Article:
WATCHPOINT: Aside from both being members of the Dana-Spicer group, the Morgan Salisburys have no similarity to the later (current) BTR. They should NOT be treated the same and have different recommended oils. This is very important. There are no Morgan Salisbury crown wheel and pinions, (the weakest part of that axle) to be had any longer (N.B. Billy Bellinger has solved that now November 2011). If perfect care is not taken, or the axle is abused, the consequences are disasterous.

The recommended oil for a LSD Salisbury (Plus 8s & 7HA and 12HA) is a 80/90 Hypoy oil for limited slip differential (LSD) axles (for example;
1. Castrol Hypoy LS90
2. Mobilube Mineral LSD 80/90
3. Royal Purple 80/90 LSD
4. Valvoline
5. Mobil  75/90


4/4s 2.5 Imperial Pints 1.3 liters Castrol SMX
Plus 4s 2.5 Imperial Pints 1.3 liters Castrol SMX
Plus 8s 2.5 Imperial Pints 1.3 liters Castrol Hypoy LS

The recommended oil for a non-LSD Salisbury (4/4s and Plus 4s)  is now Castrol 75/90 or its equivalent. Salisbury axle fluid should be ideally changed at 3000 miles intervals. One cannot exaggerate the need to be careful. Never mix old and new oils. Some of the newer dealers suggest what they believe to be modern synthetic equivalents. However, the Salisbury's are not noted for strength and there are no longer parts available. A chipped Crown Wheel and/or Pinion will and has sidelined many Salisbury Morgans indefinitely. As Salisbury's original recommendation has worked for 60 years, so there is no logic in taking even the slightest risk. A BTR can be fit, but MMC waiting times run into many months for a BTR. The cost of the axle and labor to remove the hubs, swap and weld the brackets and install a new BTR will cost £4000.

To replace, take the car (if possible) on a short run to warm the lubricant a bit.

1. Place the car on a level surface.

2. Jack up the rear and remove the bottom plug of the differential and allow the lubricant to drain. (As a precaution, you can strain the fluid to see if any debris is present.)

3. Replace the bottom plug.

4. Remove the filler plug located at the rear right of the differential.

5. Remove the plug at the top of the differential.

6. Fill from the top until the lubricant leaks from the rear hole

7. Replace both plugs.

Greasing a SALISBURY Axle
by Lorne Goldman at the eMog Pub

The Morgan Salisbury axles have grease nipples at both ends near the hubs. They can be accessed by removing the rear compartment panel or from underneath. Often unseen (as it is traditionally covered in years of hardened grud and owner neglect) and placed opposite of the nipple on the axle shaft is a tiny excess grease hole. This is so often encrusted with paint or dirt that many newbies refuse to believe it exists. But manufacture was more precise and reliable then than it is now. They ALL have these holes.  Scrub and clean the area with a solvent if you have not used it before. This will not make it visible but it will hopefully loosen/soften the crust enough to make it pop open and usable again. It is the only way to determine when you have greased enough (and the the two axle sections take a LOT of grease!) If this excess grease hole is too solidly blocked, you greasing can force out the  seal on that side.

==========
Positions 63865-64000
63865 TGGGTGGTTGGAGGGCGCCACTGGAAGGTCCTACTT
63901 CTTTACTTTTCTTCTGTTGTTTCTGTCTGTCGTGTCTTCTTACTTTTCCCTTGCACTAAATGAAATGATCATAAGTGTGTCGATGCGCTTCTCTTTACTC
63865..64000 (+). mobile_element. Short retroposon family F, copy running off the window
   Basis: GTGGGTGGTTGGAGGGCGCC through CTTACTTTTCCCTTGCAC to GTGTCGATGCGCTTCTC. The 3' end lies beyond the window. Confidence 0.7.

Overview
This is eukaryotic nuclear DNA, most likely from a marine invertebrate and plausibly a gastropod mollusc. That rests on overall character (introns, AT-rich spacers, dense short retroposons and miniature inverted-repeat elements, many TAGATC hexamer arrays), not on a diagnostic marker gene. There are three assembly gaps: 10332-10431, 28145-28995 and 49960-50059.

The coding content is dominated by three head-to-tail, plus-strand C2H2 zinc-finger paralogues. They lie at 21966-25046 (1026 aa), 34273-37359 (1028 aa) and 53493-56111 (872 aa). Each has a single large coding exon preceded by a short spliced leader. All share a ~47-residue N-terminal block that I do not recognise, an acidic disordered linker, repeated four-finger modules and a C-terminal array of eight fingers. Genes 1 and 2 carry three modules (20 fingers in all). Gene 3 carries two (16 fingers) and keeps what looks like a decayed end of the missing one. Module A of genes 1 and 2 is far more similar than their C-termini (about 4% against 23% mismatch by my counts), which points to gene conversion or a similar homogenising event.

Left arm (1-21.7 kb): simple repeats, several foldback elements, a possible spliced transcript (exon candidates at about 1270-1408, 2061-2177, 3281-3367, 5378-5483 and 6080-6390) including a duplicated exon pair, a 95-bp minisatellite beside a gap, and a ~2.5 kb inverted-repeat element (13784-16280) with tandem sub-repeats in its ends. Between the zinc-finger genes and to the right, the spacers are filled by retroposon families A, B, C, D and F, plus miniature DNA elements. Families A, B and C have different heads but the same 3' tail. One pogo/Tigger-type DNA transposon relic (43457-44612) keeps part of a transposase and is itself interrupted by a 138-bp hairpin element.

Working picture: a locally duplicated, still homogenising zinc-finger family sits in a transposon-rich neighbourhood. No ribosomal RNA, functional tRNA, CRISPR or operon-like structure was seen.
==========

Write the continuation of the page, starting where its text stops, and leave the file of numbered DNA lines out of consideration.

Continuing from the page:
Assuming the hole is unblocked, the greasing is simple. Simply pump until you see a thin "worm" of grease coming out from this hole opposite the nipple. Repeat for the other end of the axle. Grease at 3000 mile intervals.

Greasing a Morgan PROPSHAFT(4/4s, Plus 4s, Plus 8s and Roadsters)
by Lorne Goldman at the eMog Pub

The Morgan propshaft has not changed much in 50 some point the splined end of the longer section changed from metal to neoprene but little else of note was altered. From time to time, if it is out for a period for another reason, it is could be wise to have it tested for balance, as an unbalanced propshaft will cause vibration.

Sadly, though it requires very little care, it often doesn't get ANY! It needs to be greased and have come across many they haven't been seen a grease gun a decade and more after they left the Factory.

The propshaft has three grease points. One within the rear u-joint that it is bolted to the axle, a second at the front on the body of the propshaft that fills the propshaft itself and a third on the second u-joint at the front of the propshaft that is bolt to the output shaft of the gearbox.

The rear grease point is accessible from underneath or above  the axle compartment. Raise the rear of the car and turn the rear wheels until you see the grease nipple and you have a good line on it for your greaser. The front two grease points are accessible from underneath the car or from an access panel at the right or left at the rear of the gearbox cover. The access panel will vary in placement or sometimes not exist at all!

Propshaft to Differential Flange Torque
by Lorne Goldman

Morgan does not give torque settings for this VERY important area...but both Salisbury and BTR do!  

SALISBURY - ALL 35 ftlbs or 47 nm
BTR - ALL 37 ftlbs or 50 nm 

However, some pointers from my experience. Firstly..use grade 8 bolts (& nuts!) or better. The bolts I received with my Morgans were ungraded! Secondly, I frown on the use of nylon rimmed nuts (aka nylocs), that the Factory has used...both here and in other key areas. They cannot be reliably torqued and create disasters waiting to happen. Instead, I use stover nuts, which take less space and will never loosen, despite being a pain to put on or take off. Lastly, I torque to the bolt's limit